MINNEAPOLIS (WCCO) — Cancer rates in young children are on the rise globally.
That’s according to findings recently published in the journal of JNCI Cancer Spectrum from researchers at the University of Minnesota.
According to the study, researchers found an increase in cancer rates in children under 5-years-old for both common types of childhood leukemia, one brain tumor subtype, hepatoblastoma and neuroblastoma.
Researchers conducted the study by analyzing cancer rates for 11 different types of pediatric cancers from 1988 to 2012. The study reviewed data from individual countries in 15 subregional categories.
The study found hepatoblastoma, a rare liver tumor, to have the largest increase in incidence in 11 out of 15 regions. Researchers say the disease increase ranged from 1.9 to 6.5 percent per year.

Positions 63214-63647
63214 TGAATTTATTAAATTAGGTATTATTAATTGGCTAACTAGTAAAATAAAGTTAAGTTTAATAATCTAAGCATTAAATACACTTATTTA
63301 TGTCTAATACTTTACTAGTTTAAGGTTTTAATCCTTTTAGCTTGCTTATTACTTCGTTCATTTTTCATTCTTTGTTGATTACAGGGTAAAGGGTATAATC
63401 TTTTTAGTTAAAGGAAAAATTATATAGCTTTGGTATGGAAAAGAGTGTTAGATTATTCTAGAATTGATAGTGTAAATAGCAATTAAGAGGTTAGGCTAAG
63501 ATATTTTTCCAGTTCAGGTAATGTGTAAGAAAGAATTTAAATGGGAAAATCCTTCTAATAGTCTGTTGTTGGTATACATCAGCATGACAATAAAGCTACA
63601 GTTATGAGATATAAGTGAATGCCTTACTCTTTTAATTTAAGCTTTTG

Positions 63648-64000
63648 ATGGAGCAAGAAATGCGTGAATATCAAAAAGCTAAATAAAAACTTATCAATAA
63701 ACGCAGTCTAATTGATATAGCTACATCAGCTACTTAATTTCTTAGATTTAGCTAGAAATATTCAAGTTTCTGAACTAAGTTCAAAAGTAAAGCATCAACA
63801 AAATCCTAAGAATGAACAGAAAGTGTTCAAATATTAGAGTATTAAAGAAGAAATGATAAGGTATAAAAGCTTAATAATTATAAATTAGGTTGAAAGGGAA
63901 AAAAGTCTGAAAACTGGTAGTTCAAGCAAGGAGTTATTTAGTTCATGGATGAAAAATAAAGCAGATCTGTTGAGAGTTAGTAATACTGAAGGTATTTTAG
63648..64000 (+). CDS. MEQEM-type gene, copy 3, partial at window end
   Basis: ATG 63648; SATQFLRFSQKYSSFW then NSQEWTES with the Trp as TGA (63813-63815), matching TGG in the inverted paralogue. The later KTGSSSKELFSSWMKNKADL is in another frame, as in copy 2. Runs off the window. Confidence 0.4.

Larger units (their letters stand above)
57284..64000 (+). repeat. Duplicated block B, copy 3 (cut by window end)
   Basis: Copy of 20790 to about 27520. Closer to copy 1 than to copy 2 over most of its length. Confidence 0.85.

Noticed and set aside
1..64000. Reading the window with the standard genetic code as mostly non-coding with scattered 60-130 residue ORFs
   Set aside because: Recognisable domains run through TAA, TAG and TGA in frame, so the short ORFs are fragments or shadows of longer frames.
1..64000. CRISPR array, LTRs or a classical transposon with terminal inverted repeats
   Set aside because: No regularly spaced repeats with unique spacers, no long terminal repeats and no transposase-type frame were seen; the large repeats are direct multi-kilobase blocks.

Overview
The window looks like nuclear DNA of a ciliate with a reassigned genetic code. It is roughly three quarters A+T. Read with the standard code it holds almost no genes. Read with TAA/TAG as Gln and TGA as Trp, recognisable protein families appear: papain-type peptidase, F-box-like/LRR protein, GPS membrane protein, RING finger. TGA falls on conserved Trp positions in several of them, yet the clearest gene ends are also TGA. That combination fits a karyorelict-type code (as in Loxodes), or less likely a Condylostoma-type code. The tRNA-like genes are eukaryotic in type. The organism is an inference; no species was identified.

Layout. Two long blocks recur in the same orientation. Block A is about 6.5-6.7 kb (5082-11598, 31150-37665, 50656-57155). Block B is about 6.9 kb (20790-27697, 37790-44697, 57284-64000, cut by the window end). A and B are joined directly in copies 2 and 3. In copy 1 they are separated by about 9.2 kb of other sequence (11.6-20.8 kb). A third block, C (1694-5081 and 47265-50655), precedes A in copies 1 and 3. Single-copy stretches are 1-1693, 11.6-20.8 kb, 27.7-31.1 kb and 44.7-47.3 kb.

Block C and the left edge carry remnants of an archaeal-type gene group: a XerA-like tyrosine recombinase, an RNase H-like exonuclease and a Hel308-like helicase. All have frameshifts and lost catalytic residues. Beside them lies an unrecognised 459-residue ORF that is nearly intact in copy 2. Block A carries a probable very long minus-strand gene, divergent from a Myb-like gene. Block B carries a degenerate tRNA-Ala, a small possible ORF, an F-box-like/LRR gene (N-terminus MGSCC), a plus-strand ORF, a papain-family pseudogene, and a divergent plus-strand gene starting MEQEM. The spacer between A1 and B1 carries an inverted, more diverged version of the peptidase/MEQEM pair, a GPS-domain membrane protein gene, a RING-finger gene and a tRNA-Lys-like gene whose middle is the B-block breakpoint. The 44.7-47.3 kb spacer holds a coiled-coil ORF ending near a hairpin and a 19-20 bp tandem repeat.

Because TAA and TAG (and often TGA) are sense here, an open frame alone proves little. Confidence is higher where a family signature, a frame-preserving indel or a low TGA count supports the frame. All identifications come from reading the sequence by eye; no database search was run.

“While our research suggests hepatoblastoma is the fastest rising cancer in children under five, this is still a very rare cancer. This finding should not be concerning to parents,” said study lead Jenny Poynter, an associate professor in the Medical School and Masonic Cancer Center member. “While we attempted to evaluate rates for all regions in the world, the data are too sparse to say if this pattern exists in less developed countries.”
The study found an increase in hepatoblastoma in all regions except southern Asia.
Researchers say astrocytic tumors in the brain were the only cancer that decreased over time.
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